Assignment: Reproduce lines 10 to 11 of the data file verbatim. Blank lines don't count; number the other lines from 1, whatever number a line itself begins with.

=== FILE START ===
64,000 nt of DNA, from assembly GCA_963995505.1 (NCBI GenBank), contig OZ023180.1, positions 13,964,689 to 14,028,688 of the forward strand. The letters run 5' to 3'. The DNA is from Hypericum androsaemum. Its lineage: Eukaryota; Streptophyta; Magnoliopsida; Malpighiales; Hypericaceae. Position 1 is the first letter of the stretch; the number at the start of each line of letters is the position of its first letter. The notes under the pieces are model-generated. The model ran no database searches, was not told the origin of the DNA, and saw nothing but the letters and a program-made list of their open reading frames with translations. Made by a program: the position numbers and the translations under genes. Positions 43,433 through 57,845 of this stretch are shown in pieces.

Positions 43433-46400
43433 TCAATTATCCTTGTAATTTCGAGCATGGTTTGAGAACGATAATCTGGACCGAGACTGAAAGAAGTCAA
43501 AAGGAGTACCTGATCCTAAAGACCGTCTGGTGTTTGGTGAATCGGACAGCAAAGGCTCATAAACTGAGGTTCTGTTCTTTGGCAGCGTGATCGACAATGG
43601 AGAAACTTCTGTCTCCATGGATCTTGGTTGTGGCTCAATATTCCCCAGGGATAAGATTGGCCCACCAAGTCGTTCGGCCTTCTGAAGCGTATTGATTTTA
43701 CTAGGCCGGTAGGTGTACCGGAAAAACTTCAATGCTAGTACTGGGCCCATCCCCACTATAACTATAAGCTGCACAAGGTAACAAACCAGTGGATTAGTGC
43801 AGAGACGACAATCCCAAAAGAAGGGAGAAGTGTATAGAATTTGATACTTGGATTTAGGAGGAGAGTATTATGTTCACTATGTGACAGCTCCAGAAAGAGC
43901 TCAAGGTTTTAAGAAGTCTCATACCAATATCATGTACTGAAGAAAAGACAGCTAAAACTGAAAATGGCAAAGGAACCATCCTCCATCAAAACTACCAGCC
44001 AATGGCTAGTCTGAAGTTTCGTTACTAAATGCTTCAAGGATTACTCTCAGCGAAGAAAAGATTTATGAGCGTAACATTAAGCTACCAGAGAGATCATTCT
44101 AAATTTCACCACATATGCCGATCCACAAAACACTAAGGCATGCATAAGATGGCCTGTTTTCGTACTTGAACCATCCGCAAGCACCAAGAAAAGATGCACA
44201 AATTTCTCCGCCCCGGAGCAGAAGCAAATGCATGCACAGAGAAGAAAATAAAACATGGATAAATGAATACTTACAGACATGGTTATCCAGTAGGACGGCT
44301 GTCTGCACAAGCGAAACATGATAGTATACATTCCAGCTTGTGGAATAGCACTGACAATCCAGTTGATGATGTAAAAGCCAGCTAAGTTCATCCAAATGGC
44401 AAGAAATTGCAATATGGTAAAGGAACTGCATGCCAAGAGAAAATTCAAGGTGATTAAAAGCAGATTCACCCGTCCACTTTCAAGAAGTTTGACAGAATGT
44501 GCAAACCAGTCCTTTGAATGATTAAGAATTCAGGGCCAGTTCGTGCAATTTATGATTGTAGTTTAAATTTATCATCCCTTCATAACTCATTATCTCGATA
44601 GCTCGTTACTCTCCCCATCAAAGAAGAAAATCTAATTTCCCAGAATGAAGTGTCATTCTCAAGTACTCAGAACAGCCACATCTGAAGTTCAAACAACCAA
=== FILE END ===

44101 AAATTTCACCACATATGCCGATCCACAAAACACTAAGGCATGCATAAGATGGCCTGTTTTCGTACTTGAACCATCCGCAAGCACCAAGAAAAGATGCACA
44201 AATTTCTCCGCCCCGGAGCAGAAGCAAATGCATGCACAGAGAAGAAAATAAAACATGGATAAATGAATACTTACAGACATGGTTATCCAGTAGGACGGCT